Worthing’s phenomenal community – uniting people to challenge the stigma of dementia.
Worthing’s Dementia Action Alliance made sure than Dementia Action Day in the town would not be missed in 2019. The event was bigger and better than last year with stalls offering information, care advice, services and support; the loan of a vintage 1960s bus from Stagecoach; the Worthing Town Crier and Mayor of Worthing, Hazel Thorpe; a group of people with dementia, their carers and support workers plus pupils from St Andrews school on board to help. The unforgettable road trip to Ferring for lunch at the Abbeyfield Ferring Centre with entertainment and singing on a sunny spring day could not have been planned better. Passengers and their carers soaked up the nostalgia of days gone by and joined in with the peals of ‘Oh Yeah, Oh Yeah’.
Linda O’Sullivan, Head of London and the South for the Alzheimer’s Society summed it up as ‘phenomenal’ and went on to explain that ‘Dementia Action Week is about uniting people and communities to take action.
Promoting awareness of dementia and joining a social network can make a real difference in challenging the stigma that surrounds this condition. We know that people feel isolated but what we have here, is a real community making things work and, seeing young people here today is inspiring.’
Worthing’s Mayor, of only two days, Hazel Thorpe, described ‘the amount of work and effort that had been put in behind the scenes showed how hard people had worked. She said her mayoral year was to highlight, support and promote the people who don’t always get the recognition they deserve and said that everyone should be very proud of what they had achieved to bring this day together.’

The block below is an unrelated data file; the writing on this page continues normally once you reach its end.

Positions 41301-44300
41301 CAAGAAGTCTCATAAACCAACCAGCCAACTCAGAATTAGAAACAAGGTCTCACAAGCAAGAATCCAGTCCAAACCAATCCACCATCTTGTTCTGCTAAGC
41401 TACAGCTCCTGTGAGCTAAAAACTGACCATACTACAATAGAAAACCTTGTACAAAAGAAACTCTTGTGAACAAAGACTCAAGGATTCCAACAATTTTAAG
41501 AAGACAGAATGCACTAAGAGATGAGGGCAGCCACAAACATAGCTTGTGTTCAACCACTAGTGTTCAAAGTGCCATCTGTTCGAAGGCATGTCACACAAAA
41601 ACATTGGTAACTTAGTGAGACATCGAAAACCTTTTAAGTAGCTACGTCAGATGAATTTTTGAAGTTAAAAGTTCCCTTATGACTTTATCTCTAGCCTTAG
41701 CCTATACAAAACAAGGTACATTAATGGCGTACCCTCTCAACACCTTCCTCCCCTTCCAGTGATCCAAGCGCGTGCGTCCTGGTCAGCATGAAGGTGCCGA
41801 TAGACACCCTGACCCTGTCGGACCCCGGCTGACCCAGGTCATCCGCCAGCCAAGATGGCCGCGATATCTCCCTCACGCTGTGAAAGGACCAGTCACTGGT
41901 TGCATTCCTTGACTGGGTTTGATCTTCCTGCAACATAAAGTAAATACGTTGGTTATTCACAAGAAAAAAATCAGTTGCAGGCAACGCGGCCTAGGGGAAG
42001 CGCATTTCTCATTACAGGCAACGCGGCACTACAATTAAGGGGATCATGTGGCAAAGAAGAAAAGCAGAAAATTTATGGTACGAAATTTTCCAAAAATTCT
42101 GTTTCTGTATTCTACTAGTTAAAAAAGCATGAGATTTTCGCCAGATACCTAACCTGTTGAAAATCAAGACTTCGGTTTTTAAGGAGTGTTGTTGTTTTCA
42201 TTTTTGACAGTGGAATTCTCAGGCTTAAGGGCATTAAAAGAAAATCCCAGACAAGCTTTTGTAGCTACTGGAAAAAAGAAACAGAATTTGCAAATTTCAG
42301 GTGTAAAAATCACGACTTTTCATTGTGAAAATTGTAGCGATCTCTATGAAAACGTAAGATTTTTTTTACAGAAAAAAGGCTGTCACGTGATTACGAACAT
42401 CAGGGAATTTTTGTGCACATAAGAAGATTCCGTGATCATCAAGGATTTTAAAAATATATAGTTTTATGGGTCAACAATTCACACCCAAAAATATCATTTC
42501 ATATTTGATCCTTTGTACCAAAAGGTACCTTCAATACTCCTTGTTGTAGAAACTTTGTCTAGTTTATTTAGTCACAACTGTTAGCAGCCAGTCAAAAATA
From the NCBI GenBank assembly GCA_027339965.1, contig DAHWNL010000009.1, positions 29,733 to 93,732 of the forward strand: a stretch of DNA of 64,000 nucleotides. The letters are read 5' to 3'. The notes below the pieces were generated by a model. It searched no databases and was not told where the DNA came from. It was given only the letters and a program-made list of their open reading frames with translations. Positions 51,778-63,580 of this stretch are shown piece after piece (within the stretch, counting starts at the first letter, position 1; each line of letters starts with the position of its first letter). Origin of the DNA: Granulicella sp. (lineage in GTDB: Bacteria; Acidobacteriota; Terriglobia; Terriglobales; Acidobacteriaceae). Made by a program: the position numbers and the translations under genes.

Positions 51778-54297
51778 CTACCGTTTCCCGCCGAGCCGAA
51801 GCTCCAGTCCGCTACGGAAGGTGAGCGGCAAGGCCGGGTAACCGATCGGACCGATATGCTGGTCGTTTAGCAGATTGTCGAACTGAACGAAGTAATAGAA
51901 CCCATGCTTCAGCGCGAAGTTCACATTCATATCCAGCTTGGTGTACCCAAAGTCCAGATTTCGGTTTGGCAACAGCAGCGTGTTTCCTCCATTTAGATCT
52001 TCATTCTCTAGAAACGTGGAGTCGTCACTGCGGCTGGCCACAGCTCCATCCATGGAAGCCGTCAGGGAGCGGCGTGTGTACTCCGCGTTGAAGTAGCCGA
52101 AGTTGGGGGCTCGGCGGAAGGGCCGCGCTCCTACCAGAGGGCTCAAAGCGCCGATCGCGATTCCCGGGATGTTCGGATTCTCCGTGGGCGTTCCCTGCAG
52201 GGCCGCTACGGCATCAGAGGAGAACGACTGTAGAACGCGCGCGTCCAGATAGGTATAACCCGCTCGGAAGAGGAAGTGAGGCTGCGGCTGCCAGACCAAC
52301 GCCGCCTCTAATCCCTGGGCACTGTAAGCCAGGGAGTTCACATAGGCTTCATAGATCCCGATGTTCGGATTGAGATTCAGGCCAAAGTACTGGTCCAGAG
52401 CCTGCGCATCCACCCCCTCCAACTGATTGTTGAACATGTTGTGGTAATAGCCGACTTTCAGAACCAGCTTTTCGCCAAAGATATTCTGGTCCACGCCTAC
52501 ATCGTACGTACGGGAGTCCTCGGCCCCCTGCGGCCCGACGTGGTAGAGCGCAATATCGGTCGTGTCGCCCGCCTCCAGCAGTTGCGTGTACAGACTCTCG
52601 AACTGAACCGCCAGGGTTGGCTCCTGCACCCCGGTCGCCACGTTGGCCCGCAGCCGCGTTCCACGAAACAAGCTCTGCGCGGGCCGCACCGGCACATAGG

The charity’s chairman and Town Crier, Bob Smytherman thanked Stagecoach and the driver Mark for a stunning ride on the green Leyland Titan through Worthing, Goring, Tarring and Ferring. Taking centre-stage on the bus everyone heard his bell before they saw the bus which drew attention to the dementia-friendly message on the sides of the bus. Thanks to pupils from St Andrews, a dementia-friendly school; all charities and organisations for supporting the event in the town; Abbeyfield Ferring and Home Instead for sponsoring the lunch.
Stalls in the town drew people who would not usually stop to talk about dementia and they discovered support from the care providers and charities within the town.